Finally all of that came to a head in the Spring of 2018, with a very simple act; I applied for a new job in the NDP leaders office. I was looking for a new challenge, I had put in my time, I had experience, knowledge, I’m fluently bilingual and being Métis and the party’s policy of trying to give equity seeking group new opportunities, I thought I should at least get an interview. I knew that I probably wouldn’t get the job, but I thought that at least I’d get the chance to interview and put my best out there. I wanted this new challenge, so I went for it. The deadline for the job passed then weeks passed. After a while I realized that I wasn’t getting interviewed and that hurt. The person they hired was great, but I still I questioned myself a lot. It was when I started to talk to people and find out who got the chance to interview that the bottom just fell out. They were good people, and some of them were friends, but I was just as qualified as them (in some cases more) and I had those other qualifications, yet I wasn’t given the chance. In that moment, I just became despondent and I was honestly hurt. I felt that I had hit a wall, that I wasn’t valued and after years of swallowing my fears and suppressing my issues, it felt like everything had caught up with me and that would be the end.

And that was how it felt; like I had been running from my feelings and when this wall came, I had nowhere to go and it caught me. For the next months I was just sullen, silent and depressed. I went about my work but there was no joy or happiness in it, I was just defeated and letting my feeling consume me. I then decided it was time for me to end my time on the Hill and to look at life after politics, which lead me to apply for other jobs. That actually lead me to a job offer, a good one, but because of how I was feeling, I panicked, froze and back away. I turned the job down, leaving the person offering me it confused about what had just happened. I was just as confused, because I had these feelings I couldn’t account for; I felt stuck where I was but when given the chance to go, I was deathly afraid of leaving.

In that same time, I just completely withdrew from everything, retreating into myself. During that period, I lost some good friends, and one of the few best friends I had, because of it. It wasn’t their fault because I couldn’t blame them, it was all me so I sunk further into my depression. And on and on it went. And honestly it would have likely continued that way if it wasn’t for Richard, my boss at the time. One morning while we were getting ready for a meeting he quietly pulled me aside, asked me how I was feeling. We started to talk and he told me he was worried about me and wanted me to go get help. I have to admit it was hard to accept it, but the fact that he took the time to step in and do that gave me the avenue to do it.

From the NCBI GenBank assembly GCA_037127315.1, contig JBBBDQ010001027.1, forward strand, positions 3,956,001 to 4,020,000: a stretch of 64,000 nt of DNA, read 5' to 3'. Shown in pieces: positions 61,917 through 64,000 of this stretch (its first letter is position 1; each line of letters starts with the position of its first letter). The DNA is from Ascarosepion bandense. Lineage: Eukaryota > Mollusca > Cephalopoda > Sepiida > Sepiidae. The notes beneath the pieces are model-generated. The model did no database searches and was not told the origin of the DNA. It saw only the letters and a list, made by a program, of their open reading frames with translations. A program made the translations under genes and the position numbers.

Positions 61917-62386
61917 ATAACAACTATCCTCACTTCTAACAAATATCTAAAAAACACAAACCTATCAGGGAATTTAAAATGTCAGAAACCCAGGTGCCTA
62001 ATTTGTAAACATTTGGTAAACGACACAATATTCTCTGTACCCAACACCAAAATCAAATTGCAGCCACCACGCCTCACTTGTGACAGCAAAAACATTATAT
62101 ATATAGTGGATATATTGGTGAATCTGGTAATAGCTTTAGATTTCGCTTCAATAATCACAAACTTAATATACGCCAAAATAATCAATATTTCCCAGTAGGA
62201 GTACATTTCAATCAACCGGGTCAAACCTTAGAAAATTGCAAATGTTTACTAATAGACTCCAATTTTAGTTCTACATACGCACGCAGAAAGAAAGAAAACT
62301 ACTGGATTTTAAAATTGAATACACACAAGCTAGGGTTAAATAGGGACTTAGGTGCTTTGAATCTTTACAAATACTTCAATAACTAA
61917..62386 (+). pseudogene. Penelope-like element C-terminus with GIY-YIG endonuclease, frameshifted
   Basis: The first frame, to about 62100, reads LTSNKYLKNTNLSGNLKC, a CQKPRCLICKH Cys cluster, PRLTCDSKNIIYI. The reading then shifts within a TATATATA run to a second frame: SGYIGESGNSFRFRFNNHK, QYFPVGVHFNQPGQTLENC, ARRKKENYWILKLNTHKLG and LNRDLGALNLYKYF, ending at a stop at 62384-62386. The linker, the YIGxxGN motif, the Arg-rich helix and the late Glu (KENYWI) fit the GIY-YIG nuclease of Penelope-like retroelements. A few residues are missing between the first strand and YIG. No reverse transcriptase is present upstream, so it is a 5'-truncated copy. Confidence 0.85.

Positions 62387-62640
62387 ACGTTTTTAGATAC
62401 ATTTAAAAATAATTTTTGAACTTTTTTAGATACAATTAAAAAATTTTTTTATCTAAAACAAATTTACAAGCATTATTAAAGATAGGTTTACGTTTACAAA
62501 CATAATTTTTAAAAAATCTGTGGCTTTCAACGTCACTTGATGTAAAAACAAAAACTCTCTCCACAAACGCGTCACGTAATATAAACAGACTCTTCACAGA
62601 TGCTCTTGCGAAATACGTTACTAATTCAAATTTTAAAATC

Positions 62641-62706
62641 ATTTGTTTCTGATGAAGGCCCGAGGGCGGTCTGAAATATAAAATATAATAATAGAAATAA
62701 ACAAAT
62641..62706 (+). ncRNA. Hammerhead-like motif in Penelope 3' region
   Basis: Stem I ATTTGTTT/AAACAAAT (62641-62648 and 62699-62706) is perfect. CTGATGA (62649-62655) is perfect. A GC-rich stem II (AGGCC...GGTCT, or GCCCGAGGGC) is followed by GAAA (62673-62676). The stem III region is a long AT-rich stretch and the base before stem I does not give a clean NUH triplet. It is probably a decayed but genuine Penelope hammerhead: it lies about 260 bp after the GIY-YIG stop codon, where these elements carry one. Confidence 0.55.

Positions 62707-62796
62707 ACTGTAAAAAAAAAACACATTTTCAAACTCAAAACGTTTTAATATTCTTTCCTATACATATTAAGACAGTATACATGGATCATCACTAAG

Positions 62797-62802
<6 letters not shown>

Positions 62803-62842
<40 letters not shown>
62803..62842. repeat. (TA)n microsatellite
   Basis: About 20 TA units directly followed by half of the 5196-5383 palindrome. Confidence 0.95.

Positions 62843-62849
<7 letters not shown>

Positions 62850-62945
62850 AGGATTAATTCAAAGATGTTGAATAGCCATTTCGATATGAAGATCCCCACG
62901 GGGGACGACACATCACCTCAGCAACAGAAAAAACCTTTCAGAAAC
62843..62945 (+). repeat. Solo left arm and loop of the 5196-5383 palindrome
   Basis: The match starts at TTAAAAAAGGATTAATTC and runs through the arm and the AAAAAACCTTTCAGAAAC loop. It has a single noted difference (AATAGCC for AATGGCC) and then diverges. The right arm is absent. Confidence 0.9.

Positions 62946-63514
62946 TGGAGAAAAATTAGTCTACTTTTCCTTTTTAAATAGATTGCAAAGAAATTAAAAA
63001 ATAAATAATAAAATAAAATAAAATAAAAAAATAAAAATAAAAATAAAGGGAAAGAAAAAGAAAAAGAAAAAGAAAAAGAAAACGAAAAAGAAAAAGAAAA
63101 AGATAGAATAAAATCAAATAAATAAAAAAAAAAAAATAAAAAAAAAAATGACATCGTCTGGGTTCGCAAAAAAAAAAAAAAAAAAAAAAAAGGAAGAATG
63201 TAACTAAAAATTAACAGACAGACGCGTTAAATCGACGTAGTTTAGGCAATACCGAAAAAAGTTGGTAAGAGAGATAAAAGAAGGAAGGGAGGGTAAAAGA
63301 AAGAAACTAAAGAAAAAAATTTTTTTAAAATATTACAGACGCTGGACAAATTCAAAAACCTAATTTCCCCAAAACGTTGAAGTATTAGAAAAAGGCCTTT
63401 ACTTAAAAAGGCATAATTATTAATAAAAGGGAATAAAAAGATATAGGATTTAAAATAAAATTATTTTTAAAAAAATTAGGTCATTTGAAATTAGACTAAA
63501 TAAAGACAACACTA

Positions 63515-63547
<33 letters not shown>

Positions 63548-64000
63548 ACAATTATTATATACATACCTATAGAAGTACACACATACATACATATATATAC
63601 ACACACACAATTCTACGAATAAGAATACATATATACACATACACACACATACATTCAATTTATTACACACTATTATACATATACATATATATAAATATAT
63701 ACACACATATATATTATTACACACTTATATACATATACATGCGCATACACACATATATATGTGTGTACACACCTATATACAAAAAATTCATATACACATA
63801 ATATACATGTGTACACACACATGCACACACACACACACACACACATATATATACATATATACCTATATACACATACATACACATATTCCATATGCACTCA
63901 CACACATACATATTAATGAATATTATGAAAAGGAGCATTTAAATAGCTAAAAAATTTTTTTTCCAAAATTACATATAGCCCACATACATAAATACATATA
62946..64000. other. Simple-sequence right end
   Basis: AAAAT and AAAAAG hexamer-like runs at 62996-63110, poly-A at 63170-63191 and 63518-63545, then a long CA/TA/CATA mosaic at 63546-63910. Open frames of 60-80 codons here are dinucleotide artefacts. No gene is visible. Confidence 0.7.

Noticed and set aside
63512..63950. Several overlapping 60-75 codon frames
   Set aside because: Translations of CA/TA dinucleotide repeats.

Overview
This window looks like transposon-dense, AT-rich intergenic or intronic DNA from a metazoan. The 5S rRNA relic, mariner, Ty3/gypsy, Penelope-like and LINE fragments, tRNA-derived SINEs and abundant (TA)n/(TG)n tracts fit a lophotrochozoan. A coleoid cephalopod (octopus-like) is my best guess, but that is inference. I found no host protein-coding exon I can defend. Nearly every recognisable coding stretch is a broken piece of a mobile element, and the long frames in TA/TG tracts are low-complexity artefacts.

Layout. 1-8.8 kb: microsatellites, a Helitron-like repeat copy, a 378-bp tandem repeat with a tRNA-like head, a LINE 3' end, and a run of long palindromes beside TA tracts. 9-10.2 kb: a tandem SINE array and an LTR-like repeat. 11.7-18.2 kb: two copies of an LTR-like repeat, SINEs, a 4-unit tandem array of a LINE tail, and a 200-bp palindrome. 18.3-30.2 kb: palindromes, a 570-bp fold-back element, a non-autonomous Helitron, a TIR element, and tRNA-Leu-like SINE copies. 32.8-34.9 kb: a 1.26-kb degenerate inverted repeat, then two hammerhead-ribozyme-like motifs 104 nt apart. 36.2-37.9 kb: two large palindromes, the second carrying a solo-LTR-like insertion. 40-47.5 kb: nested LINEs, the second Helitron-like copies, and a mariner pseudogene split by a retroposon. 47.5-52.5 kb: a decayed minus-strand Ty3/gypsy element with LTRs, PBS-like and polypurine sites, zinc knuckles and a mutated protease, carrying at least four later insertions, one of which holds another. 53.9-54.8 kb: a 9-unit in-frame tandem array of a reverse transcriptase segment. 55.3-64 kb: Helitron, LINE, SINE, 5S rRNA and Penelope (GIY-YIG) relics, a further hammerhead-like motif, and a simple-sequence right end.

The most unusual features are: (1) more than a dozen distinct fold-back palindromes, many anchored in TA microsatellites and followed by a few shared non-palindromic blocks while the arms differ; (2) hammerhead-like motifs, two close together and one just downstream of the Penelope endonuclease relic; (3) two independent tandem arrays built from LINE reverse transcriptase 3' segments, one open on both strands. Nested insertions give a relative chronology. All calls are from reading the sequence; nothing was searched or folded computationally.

It was shortly after that my doctor diagnosed me with severe depression and I started therapy and treatment. It was in that moment that for the first time in over 20 years that things started to genuinely feel better. It helped me face my feeling, deal with them and help me live with my feelings in a positive way. In the beginning it was very hard to deal with, and honestly I only told a small handful of people because of the shame I felt, a shame that’s not totally gone away. So for many of my acquaintances, this is the first time they will have heard this.

Since the day I went and got help, things have gotten better, personally and professionally. I’ve been more confident and grateful, but also I’ve come to see that I’m not alone at all in this. There are many people in all walks of life that deal with mental health issues and they continue to have success to. But many be biggest thing for me in this, beyond my own mental health, is to set the example for my young daughter. When I was diagnosed, she was concerned and had questions. So we sat down, talked and I explained it all in a way that she could digest it. Going through this experience drove home to me that my family on all sides have had to deal with these issues for generations, so it’s likely that my little girl would likely face the same someday. So I wanted to set the example for her, not just tell her but show her that it’s alright to talk about our feelings and to get help. If there is anything I can do, it’s to give her better ways to cope than I had for so long.

On this day, don’t be afraid to have the discussion. Talk about how you’re feeling and remember that there is nothing to feel ashamed about. You’re not alone and the more that we talk about these issues, the more that people will feel safe and able to face their own. So let’s talk.